Tuesday, 31 March 2015

Veronica wipes the face of Jesus

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Veronica
“Everyone forgets my name now. But I was there, and I remember seeing him, carrying his cross, his face so covered in sweat and in blood from the soldiers’ blows. He stumbled towards me and almost by instinct I pulled out a small cloth and wiped his face. There was so much sweat and blood that when you looked at the cloth you could see his face. I still have that cloth, a true image of him.”

Prayer
Lord Jesus, your face was sweaty and bloodied:
be with all who care for the broken bodies of our sick and injured.
Your face was wiped by an unknown woman:
let us bear your true image in our hearts, in our words and in our deeds.
To you, Jesus, scarred by a crown of thorns,
be honour and glory with the Father and the Holy Spirit,
now and for ever.
Amen.

illustration: from a wood-engraving by Eric Gill, 1917

Posted by Simon Kershaw on Tuesday, 31 March 2015 at 2:00pm BST | TrackBack
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Categorised as: just thinking
Comments

How beautifully Veronica, and other women of the New Testament, ministered to the real needs of Jesus in his incarnate life-time! How dare the Church deny the ministry of women?

Posted by: Father Ron Smith on Wednesday, 1 April 2015 at 12:34am BST

Yes I too have been reflecting on the balance and tension between men and women in the Passion Narratives, and it struck me that one woman played a pivotal role which is not often commented on - at least in the books I have read.

Is it significant that it was a woman who first challenged Peter and forced him to deny Christ? It's an almost Greek Chorus type of role - a role without power (a slave girl in some narratives) but bringing crisis by simply commenting on and stating the truth - you were with him weren't you?

Simon

Posted by: Simon Dawson on Wednesday, 1 April 2015 at 9:11am BST

Except of course Veronica is not a woman of the NT, as this particular station of the cross is a later invention, not part of the Gospel tradition. Not addressing your bigger point Ron, obviously, just a small correction. On your bigger point, I hesitate yet again, as both sides tend to repeat the same points ad nauseam, but denying the ministry of women is not the same as saying the ministry of women is absolutely vital, but it might not include as elders in the church (as is the case for the vast majority of men as well, who are key ministers, but in a lay capacity). You will often find more women in paid ministry roles in churches which don't have female elders, than in churches which loudly trumpet their support of women's ministry.

Posted by: NJ on Wednesday, 1 April 2015 at 9:41am BST

All the 'stations' are a 'later invention', since this is a devotional walk dating from several centuries after the actual events. Most stations are based on events in the gospels and a couple are not, this being the obvious one. The church in which I grew up had a set of (as I recall) 12 Stations dating from the 1920s or so, since it excluded this one and another.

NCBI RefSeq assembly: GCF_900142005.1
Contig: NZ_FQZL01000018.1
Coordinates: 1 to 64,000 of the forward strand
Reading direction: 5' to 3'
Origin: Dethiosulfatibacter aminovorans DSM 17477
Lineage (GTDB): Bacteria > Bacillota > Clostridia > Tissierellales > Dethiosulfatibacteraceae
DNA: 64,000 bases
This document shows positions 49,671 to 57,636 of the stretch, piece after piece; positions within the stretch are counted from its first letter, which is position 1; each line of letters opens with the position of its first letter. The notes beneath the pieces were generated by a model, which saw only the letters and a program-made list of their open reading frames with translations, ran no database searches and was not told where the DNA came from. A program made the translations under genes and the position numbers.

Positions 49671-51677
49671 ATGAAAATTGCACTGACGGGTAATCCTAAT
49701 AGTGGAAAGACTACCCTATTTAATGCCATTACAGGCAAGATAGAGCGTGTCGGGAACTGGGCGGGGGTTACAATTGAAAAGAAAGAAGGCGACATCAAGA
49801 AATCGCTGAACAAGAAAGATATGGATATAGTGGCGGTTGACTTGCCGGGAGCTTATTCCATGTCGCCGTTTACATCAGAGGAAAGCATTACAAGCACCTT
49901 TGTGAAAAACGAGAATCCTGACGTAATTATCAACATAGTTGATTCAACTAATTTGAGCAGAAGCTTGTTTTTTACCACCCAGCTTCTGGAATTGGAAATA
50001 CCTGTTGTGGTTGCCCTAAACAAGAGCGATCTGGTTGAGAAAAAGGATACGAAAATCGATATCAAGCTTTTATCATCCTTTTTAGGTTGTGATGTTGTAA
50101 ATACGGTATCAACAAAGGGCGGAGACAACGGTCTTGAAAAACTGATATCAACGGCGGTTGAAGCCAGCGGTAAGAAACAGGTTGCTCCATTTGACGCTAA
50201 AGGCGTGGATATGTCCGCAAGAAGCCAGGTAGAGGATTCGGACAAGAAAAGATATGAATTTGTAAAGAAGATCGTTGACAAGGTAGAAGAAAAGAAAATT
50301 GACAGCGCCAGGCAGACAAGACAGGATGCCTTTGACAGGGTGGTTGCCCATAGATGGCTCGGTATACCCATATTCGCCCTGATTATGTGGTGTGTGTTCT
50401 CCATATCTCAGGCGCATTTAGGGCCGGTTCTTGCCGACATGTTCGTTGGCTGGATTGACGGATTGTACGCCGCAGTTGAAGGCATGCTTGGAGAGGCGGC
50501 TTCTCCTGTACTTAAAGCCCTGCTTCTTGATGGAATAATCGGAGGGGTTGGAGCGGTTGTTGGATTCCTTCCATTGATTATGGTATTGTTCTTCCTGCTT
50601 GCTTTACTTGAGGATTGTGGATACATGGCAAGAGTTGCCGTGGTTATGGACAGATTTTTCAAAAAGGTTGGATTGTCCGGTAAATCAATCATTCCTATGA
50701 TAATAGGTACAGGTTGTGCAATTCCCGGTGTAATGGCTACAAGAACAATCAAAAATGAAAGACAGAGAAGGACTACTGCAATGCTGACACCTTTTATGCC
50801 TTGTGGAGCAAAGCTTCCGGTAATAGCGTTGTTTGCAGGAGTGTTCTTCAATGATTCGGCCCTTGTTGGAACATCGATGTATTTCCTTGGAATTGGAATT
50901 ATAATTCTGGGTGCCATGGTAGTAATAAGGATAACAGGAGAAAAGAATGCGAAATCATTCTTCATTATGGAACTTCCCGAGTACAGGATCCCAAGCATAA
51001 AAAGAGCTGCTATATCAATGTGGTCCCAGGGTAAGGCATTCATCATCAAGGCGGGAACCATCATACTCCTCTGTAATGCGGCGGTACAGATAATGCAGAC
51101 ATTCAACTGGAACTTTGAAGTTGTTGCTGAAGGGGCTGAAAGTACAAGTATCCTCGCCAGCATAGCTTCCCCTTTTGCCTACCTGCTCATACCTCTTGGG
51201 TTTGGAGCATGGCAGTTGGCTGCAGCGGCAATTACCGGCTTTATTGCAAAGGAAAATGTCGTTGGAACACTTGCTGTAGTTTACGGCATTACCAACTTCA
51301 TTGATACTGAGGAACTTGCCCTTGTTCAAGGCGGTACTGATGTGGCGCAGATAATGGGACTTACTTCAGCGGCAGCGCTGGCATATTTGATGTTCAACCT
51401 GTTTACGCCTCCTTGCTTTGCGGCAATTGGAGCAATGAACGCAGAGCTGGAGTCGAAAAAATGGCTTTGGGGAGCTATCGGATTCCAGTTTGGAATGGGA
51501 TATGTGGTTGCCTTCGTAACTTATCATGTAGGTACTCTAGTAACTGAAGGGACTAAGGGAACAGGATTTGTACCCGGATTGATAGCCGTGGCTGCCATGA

This particular set of devotions was first used a couple of weeks ago at an ecumenical Lenten 'Stations of the Cross' held in the church where I now worship. We happen to have a set of the 14 traditional stations, as do our Roman Catholic brothers and sisters who were also present. The introduction to the devotion (omitted from this series) asked those present to imagine that they were at a reunion of some of those who had witnessed the events of that day and who were sharing their reminiscences. Some of these memories, I said, are recorded in the gospels, and a few are not.

Posted by: Simon Kershaw on Wednesday, 1 April 2015 at 10:57am BST

Nj. As far as the legitimacy of Veronica as a historical figure goes - it only matters as much as the historicity of Adam or Eve, if one is trying to discern history from legenda!

Your quoting of 'Invention', in these particular circumstances, is almost risible. The importance rests with the fact that someone, somewhere, has actually considered a woman as part of the Passion Narrative. Of course, there are also other Women of the N.T. who can perhaps be taken to be actual people - whom Jesus trusted to spread the Gospel - Like Mary Magdalene, for instance. But then, the male disciples discounted her witness even then.

Posted by: Father Ron Smith on Wednesday, 1 April 2015 at 11:00am BST

never mind Veronica or the slave girl: THE most sacramental act ever performed was by a woman--his mother--she gave him flesh. She LITERALLY made the body of Christ - and some say women aren't proper ministers of the sacraments? really??

And the Orthodox call the Magdalene the Apostle to the Apostles. How can the first apostle not be fit to be an apostle?

Posted by: Daniel Berry, NYC on Wednesday, 1 April 2015 at 7:56pm BST

"the ministry of women is absolutely vital, but it might not include as elders in the church"

As I myself said to not make the Stations here political, consider my response to be nothing but :-X ...until next week. A blessed Triduum to all at TA.

Posted by: JCF on Thursday, 2 April 2015 at 8:18am BST
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